Laurie Shaw Interview

Laurie Shaw

Who is Laurie Shaw? Conor O’Toole went in search of answers…

For the benefit of those who don’t know your name, can you introduce yourself.

I’m Laurie Shaw, I’m 19. I’m originally from The Wirral which is a little peninsula close to Liverpool but I’ve lived in Kerry for 9 years now.

You haven’t lost the accent anyway.

No. I write and record up at my Mum and Dad’s house down a little corridor. I’ve been doing that for about 4 years or so, 4 or 5 years.

When you say you’ve been recording, you’ve really been recording a lot of stuff. Tell me about when you started doing that first. What was the idea?

First of all my Dad had the equipment and stuff, he bought it, and he was hoping to do some of his own stuff. He had done stuff in the past. He produced the first couple of EPs I did when I was about 14. They were just little songs I’d written. And then eventually I found I enjoyed doing it myself. Then I just began making records. In the end I just kept churning them out I guess. I just enjoyed it. I was still at school, I’d do it when I got in, at the weekeneds and stuff. It just sort of rolled from there.

It was just the buzz of doing it so?

Exactly. I didn’t even put it on the internet at that stage. It was just to friends, probably two people that heard some of them. And I didn’t care, you know what I mean, I liked them. I liked what I was doing.

Normally I’d ask people who they were listening to when they were growing up, or were influenced by at certain ages. What would you say? Was there certain music you were honing in on at that stage when you were 14 or 15?

Yeah, I was probably a bit too into Arctic Monkeys. I was very into them. The Libertines and things like that. Those kind of indie bands I was listening to a lot of. And I’ve always been into The Beatles, just from my Mum and Dad. I was into Chuck Berry a lot when I was a kid, I don’t know why. I think it was Back to the Future, I liked that film. So that was it. That was a big influence as well.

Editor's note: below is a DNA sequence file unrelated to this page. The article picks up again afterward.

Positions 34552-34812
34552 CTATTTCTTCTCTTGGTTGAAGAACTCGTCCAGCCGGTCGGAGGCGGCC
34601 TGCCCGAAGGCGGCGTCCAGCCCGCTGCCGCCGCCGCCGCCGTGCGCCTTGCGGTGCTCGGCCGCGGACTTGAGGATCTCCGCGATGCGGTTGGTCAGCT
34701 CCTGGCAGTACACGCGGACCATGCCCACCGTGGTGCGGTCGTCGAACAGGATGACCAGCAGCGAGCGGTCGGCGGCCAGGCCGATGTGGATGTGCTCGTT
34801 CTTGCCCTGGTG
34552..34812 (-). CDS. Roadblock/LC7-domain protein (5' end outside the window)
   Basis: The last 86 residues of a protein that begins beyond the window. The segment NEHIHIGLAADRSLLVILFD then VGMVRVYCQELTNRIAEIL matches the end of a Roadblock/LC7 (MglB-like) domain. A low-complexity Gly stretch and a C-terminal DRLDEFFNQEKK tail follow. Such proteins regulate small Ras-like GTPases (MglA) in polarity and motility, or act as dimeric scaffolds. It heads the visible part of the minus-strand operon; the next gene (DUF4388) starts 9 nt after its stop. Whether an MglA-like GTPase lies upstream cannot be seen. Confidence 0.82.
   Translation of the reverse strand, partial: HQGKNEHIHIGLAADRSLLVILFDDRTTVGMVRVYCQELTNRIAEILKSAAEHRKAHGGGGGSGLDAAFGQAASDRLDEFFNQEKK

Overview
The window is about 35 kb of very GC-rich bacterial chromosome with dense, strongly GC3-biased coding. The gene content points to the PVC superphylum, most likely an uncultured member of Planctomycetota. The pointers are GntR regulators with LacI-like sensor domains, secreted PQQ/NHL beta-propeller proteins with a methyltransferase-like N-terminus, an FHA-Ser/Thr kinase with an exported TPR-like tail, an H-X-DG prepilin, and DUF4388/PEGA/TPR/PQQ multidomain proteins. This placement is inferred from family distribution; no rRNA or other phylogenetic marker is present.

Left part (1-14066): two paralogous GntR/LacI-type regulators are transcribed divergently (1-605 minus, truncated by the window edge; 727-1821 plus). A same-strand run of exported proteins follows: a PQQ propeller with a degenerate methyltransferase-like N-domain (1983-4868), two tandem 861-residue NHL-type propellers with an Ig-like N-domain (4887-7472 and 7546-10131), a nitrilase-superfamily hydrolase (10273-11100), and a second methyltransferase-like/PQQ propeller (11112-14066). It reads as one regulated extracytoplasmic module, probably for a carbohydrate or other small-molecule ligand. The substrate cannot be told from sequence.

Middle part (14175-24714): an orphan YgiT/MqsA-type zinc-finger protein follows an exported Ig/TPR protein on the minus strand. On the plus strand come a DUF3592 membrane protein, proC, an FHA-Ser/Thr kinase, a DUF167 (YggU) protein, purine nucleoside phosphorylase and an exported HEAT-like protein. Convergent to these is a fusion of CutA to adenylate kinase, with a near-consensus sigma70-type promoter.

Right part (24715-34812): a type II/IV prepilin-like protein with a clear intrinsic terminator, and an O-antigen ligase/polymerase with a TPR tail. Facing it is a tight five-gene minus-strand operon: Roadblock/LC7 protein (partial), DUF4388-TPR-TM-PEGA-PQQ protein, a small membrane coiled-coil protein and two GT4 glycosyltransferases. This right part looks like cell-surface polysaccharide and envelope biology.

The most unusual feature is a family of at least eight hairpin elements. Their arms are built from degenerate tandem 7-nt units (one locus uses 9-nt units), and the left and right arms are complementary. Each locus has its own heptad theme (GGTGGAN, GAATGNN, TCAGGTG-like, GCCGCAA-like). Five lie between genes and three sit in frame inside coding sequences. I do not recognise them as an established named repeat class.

And obviously guitar was, is, your instrument.

Yeah. I enjoyed doing more acoustic stuff back then. And as I got older my Dad had a bass and I was able to play everything else, except the drums…and the keyboard I’m guessing at.

At what stage did you say, I’ll put these up online?

I was in a band called Red Elephant for a while. That was a two-piece band. Drums and guitar. And ukulele at times. We did an album up at my house and we put that online and people sort of liked that. And I thought, well that’s an interesting outlet. I’m not really a big internet…whatever word you’d call it…


Yeah I’m not a geek. I stay out of the way of the internet a lot. But nowadays that’s the only way people are getting seen.

And if we were to put a figure on it, have I seen a figure of 30 albums, or 30 different releases…?

It sounds really stupid, I’ve just done my 33rd one last week. I was down at my Mum & Dad’s house for the summer. It doesn’t mean they’re all good, but yes to put a figure on it…

And I have to own up here, I’ve heard probably two or three of them so I’m only going on a tiny piece of the overall picture. You’re at a new album every couple of months so?

Yeah I try and do one a month. Cos last year I did 12, so that’s about one a month. I thought I’d better keep up that work ethic. And I’ve found myself with more time and I’ve been putting more out. But it just depends on what’s going on, how busy I am. Maybe because it’s not getting that much listenership I just (keep recording). I get into different bands too. So one week I’d be into this band, the next week I’d want to change direction completely.

And you weren’t playing these songs live?

No. Maybe if there was something like the music class (in school) were doing a gig, I might play a few tracks. That’s as far as it went to be honest. They didn’t translate well to me on my own anyway, a lot of the tracks, so it was hard for me. And it was hard for me to find a bunch of people, it’s quite a small town. But I don’t know if playing live is what I really enjoy sometimes. When I do it I do enjoy it, but I do like recording. There’s something about that. I warm to that moreso.

Just the other week there was a big announcement that you were signing with FIFA Records, which is a Cork-based label obviously. How did that contact come about?

They just got in touch with me and said, do you wanna have a chat about putting something out. I think it was around the time there was a bit of buzz. I’d done The Pavilion and I played Rumble on Barrack St (April 2014), and I’d put my record into Plugd and they were helping me to get it out. That’s how I started getting a few gigs. I think it was at that point contact was made.